Hand Saws

Handsaws are sharpened using a number of tools.
  1. Required
    1. Flat, mill file
    2. 60° triangular file
    3. Saw set tool
  2. Optional -- wooden jigs can be made
    1. Saw jointer file holder
    2. Rake indicating jig
    3. Fleam indicating jig
    4. Hand saw vise, or some form of clamp-on filing guide

Sharpening steps:

  1. Clean & de-rust the saw blade; repair as necessary.
  2. Joint the tops of the teeth.
  3. Set the teeth.
  4. Re-joint the tops of the teeth.
  5. File the teeth to sharpen them.
  6. De-burr the teeth (also called, “dressing” or “stoning”).
  7. Wax the blade.

You make me believe in reincarnation because no one could become that stupid in one lifetime.

Unknown Sergeant

Side View

End View

Top View
Saw Type Saw Purpose Rake Fleam Drop Set* Comments
Range Recom. Range Recom. Range Recom.
Backsaw Crosscut -12° to -30° -15° 10° to 45° 20° 0° to 10° 25%

Drop: Older texts recommended a drop of 5°.

Rip -15° to 0° -10° 25%

Drop: Older texts recommended a drop of 10°.

Hybrid -15° to 0° -10° 10° 25%

This hybrid approach works well with hard woods.

Compass Saw (all) (same as for Rip Hand Saws)  
Hand Saw Crosscut

-12° to -30° -15° 10° to 45° 25° 0° to 10° 25%

Rake: Higher rake angles make the saw's cutting more aggressive (and faster). For soft, fibrous woods, consider rake = 45° and increase Set.

Fleam: With fleam at 10°, a crosscut saw acts more like a modified rip saw. At 45°, it requires more resharpening and is less tolerant of variable grain alignment. For soft, fibrous woods, consider fleam = 30°.

In older texts, fleam = drop, and it is common to see both at 10°.


-10° to +5° -5° 0° to 6° 0° to 10° 25%

Rake: For general, all-around use, set to -5°. Higher rake angles make the saw's cutting more aggressive (and faster).

Fleam: For dense wood with wild grain, increase to 10°.

Drop: Older texts recommended a drop of 10°.

Reciprocating Saw Blades (all)   25%  
Veneer Saw (all)     0 Use a stone to de-burr, and then bevel the sides of the teeth.

* Set is expressed as a percentage of the saw blade's thickness, before de-burring the teeth.

Notes & Comments

Another View of Filing Angles

Triangular File Used vs. Saw TPI

Image courtesy Tools for Working Wood

Jointing: When jointing the tops of the teeth, a saw jointer makes this easier. However, you could also use one of the jigs in the recommended books below. Engler's and Lie-Nielson's books show this best.

Setting:. When setting the teeth, a saw set is critical for this.

If buying one, get one with a pistol-grip, and which accommodates 4-16 TPI. The saw set I use is a Stanley model 42W. It works much better than the models 42 or 432. I have not tried the Stanley model 42S nor the model 42X, nor any of those newer ones available on eBay, so I cannot speak to their abilities.

Only set the top 1/2 of the teeth.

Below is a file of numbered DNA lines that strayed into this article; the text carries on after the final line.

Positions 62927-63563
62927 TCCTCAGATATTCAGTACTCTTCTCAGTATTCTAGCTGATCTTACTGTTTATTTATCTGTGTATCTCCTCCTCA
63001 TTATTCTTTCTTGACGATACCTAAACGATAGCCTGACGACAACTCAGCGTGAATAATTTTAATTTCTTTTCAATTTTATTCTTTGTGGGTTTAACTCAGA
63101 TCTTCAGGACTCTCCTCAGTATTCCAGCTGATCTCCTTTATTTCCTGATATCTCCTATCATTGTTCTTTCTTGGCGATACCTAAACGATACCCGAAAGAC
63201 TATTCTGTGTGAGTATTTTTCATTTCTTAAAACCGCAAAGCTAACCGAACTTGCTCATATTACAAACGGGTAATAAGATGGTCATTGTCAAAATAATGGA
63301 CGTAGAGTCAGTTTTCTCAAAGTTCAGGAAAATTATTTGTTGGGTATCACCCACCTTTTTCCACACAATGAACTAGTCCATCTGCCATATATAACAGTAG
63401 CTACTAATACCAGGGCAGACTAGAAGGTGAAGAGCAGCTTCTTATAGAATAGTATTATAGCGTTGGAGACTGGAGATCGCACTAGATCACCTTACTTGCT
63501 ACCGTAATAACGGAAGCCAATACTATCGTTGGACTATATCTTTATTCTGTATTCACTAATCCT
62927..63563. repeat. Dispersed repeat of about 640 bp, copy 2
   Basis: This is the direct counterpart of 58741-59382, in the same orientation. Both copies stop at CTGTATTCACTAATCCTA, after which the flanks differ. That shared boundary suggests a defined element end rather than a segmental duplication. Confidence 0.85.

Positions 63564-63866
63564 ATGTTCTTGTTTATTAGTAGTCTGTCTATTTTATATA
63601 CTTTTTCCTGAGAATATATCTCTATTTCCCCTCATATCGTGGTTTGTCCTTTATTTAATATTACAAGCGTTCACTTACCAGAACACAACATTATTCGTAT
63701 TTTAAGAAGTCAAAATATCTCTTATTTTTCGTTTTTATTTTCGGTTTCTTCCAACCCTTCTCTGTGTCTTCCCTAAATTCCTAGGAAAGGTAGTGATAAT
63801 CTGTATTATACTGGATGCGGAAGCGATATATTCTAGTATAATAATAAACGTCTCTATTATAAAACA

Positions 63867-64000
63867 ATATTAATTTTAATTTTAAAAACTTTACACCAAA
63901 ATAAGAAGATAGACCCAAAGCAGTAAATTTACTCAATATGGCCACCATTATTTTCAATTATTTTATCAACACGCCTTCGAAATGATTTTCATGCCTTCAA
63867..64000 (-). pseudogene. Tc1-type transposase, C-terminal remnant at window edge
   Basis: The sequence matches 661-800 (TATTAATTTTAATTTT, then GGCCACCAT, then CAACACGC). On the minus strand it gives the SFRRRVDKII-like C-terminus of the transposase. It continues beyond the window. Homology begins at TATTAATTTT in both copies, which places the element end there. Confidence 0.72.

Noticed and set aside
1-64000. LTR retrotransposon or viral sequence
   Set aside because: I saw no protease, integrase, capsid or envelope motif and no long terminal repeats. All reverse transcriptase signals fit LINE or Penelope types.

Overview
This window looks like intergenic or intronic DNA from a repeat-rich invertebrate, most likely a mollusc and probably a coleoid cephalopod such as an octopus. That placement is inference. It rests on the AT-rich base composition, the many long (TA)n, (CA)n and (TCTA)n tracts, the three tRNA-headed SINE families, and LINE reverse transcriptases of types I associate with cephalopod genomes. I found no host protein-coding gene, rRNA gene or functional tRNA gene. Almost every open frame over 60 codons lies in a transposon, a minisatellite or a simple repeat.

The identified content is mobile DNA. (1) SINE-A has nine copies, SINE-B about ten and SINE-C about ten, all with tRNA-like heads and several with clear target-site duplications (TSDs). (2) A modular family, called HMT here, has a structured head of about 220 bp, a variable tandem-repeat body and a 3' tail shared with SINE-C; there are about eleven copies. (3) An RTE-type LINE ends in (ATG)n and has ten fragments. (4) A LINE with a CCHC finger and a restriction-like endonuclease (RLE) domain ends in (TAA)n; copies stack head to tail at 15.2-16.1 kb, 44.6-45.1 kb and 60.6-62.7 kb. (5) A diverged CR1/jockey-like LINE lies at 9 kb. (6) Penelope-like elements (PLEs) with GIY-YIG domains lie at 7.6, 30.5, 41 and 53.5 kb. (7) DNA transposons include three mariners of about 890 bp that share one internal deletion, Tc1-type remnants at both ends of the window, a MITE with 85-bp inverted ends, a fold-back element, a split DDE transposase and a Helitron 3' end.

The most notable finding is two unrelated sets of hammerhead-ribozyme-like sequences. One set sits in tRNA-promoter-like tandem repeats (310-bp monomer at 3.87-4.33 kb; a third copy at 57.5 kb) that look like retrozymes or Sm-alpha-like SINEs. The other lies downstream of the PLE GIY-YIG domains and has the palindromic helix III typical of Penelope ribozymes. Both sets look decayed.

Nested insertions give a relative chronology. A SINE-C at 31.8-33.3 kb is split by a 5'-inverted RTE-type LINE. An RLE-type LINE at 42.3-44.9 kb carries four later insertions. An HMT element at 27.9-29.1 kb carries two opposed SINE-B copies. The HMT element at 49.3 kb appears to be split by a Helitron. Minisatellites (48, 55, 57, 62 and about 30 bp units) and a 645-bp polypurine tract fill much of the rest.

Increase Set for saws with coarse teeth. Decrease Set for saws with finer teeth.

For very fine saws, the burr from the filing may give an adequate set. If it does not, you may need to have a second saw set where you have filed down the width of the hammer. This is expecially the case for saws with 15 points per inch or more. Matt Cianci's book, Set & File, shows good pictures of this.

Filing:. When filing the teeth, the saw must be held solidly along a straight edge. The goals are to

  1. ensure consistent gullet depth, and
  2. ensure the angles (flame, slope, and rake) cut into the gullets are consistent.

A saw vice like the Gramercy Tools 14" Saw Vise is very good for this, but it can also be made from wood (e.g., a 2x4).

There are jigs in the recommended books below. Engler's and Lie-Nielson's books show the options best.

For the triangular file, use the specified size based on the saw's teeth per inch (TPI) as shown in the lower picture to the right.

De-burring the teeth (also known as, dressing the teeth, or stoning the teeth:. When de-burring the teeth, be sure to use a hard stone or file to even out the amount of set and create a consistent cutting by the saw.

French veneer saws have a variable rake towards the center, and only have a bevel on one side. Best to have a professional re-sharpen these.

Blackburn Tools' web page, Saw Tooth Geometry, has good visuals to explain Drop (which they call, Slope), Fleam, and Rake.

More Information

Books & Papers

Other recommended books and papers are listed below alphabetically, not by preference.

Videos & Presentations

Web Sites

About this site
Remember : The goal of sharpening is to produce sharp tools, and these tools can injure you if mishandled. Safety measures should be followed to protect yourself and those in your shop. Be sure to read and follow all instructions from the manufacturer, and and utilize proper safety equipment. Never consume alcohol or anything that could impair your judgement before sharpening tools, or using sharp tools. Comments can be sent via eMail to me at SharpeningHandbook@Gmail.com.